That is fine with me because I know that it’s a global world out there and Technology makes it happen.

PMO Announcement Still Not Sent 03/04/2009

Posted by TBoehm30 in PMO.
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My background is mostly tech. I have a tendency to solve problems quickly and efficiently. I get frustrated when I have to wait on people. This is particularly annoying since I know that the executives say they are behind this project and need it to succeed.

A Little Background: I have setup a Project Management Office (PMO) at a company that is about to implement a new ERP system. The C-Level executives wanted the PMO to guide the project. Once I got the group together and went over our mission, vision, goals, charter, etc. we decided to encourage an announcement on the formation of the PMO from the executives (who are not formally on the committee, but are the project sponsors).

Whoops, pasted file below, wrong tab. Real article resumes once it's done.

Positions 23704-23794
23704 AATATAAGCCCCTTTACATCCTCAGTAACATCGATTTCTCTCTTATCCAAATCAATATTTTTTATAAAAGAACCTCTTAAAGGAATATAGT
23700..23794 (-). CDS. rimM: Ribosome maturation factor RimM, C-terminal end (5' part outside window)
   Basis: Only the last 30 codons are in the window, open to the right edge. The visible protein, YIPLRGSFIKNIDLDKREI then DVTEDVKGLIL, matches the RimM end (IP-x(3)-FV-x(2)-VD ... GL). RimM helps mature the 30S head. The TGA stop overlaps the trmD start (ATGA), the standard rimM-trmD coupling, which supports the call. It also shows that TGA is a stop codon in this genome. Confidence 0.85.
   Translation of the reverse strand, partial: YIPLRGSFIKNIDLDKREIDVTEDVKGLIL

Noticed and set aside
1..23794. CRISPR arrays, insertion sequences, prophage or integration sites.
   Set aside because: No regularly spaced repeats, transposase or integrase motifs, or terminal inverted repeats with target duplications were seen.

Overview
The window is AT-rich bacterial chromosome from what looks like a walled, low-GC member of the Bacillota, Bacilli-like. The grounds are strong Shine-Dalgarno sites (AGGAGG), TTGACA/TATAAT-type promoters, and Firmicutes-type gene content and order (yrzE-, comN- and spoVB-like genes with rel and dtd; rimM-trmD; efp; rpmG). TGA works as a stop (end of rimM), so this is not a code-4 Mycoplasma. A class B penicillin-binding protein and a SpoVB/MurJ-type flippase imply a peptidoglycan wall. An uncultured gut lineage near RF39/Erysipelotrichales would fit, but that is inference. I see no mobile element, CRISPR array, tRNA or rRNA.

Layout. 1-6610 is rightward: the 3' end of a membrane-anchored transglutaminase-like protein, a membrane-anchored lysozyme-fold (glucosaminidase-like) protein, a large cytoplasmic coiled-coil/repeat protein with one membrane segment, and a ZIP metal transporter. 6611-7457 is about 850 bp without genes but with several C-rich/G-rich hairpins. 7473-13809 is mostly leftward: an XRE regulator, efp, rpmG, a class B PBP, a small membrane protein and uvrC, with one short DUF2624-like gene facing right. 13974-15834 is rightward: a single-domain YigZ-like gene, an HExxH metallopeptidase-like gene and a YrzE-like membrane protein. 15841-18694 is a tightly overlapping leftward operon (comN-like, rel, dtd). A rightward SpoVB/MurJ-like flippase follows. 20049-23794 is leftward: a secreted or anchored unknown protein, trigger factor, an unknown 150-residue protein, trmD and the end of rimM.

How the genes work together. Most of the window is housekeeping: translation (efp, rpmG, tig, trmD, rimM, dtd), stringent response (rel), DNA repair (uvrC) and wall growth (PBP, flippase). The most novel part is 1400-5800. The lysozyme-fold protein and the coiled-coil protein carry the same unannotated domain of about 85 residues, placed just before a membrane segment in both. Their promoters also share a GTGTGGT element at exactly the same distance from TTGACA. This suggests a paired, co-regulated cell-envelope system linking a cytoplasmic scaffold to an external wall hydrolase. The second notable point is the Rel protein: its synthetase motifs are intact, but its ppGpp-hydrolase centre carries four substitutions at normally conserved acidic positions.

As a group we wrote up a short announcement that was 4 paragraphs taking up about 3/4 of a page. The CFO said that it was too long and implied too much power to the PMO. The IT director and I re-wrote the announcement to make it short, about 5 sentences, and watered down the decision making powers. We wrote that the committee would work with the executives to get this important project done.

The problem: It has been a couple of weeks, but the announcement still hasn’t been sent out. How do I remind a CFO, that the number one reason that ERP projects fail is a lack of executive support?